Injection and compression moulding are the most common methods used in the manufacturing of plastic products, such as polymers, thermoset resins, epoxy resins and rubber etc. The product is first manufactured using a mould, after which it is passed through a cooling process at high pressure. As a result of this, the liquid is forced through the mould under very high pressure, and at very high temperatures. After it has been cooled down to room temperature, the mould is removed and the substance is then passed through a sealing process, to ensure that it is waterproof, strong and free of blemishes. Injection moulding and compression moulding processes are now commonly used for the manufacture of rubber and other high quality industrial products.
There are many advantages to using these two processes. For one, injection moulding makes it possible to create very complex shapes, such as toys, gears, car wheels, etc. because the product can be produced in a large number of small parts, rather than using a single large mould to produce the same item. On the other hand, the increased production rate and lower costs associated with the two methods make them highly cost-effective alternatives to conventional moulding methods. Find out more about Rubber Moulding at a site such as Meadex rubber moulding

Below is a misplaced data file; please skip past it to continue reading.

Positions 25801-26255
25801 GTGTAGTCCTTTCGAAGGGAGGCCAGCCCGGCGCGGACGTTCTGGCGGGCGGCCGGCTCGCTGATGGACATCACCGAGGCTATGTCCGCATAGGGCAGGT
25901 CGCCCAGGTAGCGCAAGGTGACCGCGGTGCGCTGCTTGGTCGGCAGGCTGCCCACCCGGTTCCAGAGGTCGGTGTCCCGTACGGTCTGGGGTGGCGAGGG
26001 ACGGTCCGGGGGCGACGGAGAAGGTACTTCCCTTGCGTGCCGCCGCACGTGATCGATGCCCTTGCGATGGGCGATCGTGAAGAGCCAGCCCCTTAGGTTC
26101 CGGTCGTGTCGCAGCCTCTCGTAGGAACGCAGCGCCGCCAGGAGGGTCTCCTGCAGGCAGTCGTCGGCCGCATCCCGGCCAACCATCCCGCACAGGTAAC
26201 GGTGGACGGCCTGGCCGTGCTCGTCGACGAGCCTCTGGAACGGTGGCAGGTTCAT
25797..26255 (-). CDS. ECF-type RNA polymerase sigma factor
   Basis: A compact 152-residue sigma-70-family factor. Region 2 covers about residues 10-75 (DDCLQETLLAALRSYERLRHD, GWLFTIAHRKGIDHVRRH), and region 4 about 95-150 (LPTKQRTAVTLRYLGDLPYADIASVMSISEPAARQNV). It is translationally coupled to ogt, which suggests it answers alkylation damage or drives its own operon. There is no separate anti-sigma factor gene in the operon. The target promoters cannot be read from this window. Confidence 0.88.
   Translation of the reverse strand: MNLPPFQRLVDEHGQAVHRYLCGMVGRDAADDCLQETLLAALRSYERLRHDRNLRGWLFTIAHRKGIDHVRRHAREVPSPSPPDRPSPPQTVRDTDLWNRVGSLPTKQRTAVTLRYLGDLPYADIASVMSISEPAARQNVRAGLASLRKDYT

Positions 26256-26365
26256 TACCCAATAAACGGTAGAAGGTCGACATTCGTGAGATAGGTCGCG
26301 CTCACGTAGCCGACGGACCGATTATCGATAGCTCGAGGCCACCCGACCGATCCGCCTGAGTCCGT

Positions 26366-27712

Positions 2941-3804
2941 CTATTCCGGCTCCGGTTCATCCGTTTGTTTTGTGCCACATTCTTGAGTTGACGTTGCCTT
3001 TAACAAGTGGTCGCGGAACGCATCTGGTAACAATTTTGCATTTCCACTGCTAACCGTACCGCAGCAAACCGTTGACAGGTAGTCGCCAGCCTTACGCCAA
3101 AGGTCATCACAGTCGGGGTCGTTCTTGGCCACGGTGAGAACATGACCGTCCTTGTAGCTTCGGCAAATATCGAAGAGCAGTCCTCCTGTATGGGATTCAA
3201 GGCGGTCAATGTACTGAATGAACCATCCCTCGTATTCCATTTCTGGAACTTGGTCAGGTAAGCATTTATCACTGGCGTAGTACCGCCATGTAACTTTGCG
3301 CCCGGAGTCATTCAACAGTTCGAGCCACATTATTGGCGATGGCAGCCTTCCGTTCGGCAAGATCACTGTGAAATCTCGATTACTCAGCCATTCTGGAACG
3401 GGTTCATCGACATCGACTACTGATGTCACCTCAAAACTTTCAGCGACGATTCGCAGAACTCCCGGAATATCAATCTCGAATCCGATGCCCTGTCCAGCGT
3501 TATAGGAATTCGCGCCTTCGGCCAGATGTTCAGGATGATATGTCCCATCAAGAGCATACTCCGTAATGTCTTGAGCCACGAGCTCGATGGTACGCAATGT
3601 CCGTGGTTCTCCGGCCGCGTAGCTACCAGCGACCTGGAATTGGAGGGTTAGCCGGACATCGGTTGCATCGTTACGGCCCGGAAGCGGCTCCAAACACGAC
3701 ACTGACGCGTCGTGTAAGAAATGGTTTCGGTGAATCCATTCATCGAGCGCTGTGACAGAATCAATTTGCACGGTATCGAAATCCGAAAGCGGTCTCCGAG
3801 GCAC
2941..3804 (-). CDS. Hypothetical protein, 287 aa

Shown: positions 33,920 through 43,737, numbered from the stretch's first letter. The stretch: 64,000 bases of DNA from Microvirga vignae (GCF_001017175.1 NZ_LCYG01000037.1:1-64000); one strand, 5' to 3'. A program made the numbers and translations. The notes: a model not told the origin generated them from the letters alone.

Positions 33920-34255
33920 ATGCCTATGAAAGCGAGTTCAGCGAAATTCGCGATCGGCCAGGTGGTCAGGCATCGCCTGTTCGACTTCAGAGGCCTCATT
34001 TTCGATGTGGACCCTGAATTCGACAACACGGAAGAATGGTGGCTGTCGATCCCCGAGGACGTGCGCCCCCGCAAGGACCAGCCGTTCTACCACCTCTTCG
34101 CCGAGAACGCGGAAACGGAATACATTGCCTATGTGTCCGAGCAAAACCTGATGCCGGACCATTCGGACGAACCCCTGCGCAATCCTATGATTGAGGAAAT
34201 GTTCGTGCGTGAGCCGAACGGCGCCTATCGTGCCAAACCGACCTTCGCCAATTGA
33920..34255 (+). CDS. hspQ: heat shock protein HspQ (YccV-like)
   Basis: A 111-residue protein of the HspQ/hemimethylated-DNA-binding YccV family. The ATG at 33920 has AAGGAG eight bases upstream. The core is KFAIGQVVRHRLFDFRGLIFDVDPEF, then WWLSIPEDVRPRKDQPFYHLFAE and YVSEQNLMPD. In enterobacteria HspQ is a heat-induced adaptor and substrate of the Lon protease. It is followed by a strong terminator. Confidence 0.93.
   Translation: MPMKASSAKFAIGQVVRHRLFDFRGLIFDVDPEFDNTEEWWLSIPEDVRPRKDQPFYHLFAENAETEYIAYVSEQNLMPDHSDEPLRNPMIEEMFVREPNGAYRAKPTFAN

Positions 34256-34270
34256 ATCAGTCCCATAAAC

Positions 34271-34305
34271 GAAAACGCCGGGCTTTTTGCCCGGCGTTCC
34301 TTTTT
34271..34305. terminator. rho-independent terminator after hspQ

However, although injection and compression moulding are widely used, there are several limitations in using these two methods. Most importantly, injection moulding involves the use of force, and often this leads to problems, such as tears, cracks and warping of the product. This is because the force used is not completely contained within the plastic, and therefore leaks outwards. Another problem is that the product can suffer from poor adhesion to the mould walls, as a result of hot air being trapped inside the mould, leading to excess gas consumption during the manufacture of the product. Lastly, although high pressure injection moulding allows for more control over the mould design and therefore better consistency in the end product, it is often difficult to achieve precision and accurate diameters.
Injection moulding is generally used for making tubular objects or items that need to have a very hard, thick, resilient exterior shell. The process uses a series of pressurized streams of gamolenic acid, nitrogen or either ammonia or nitrogen dioxide. Depending on the kind of object, it is sprayed or blown dipped in these fluids and forced into cavities by high pressure.
This process is heavily used to make complex products, such as electronics parts. It is also used to make simple objects, such as toys or components. It is used extensively in the industrial and manufacturing processes for a wide range of products. Because the injection and compression moulding processes can easily be automated, it has made the process less labour intensive, therefore cheaper than traditional ways of creating parts and products.
As you can see, the injection and compression moulding process can be a complex one. There are many kinds of models and machines used, and even more kinds of material to use to manufacture the parts.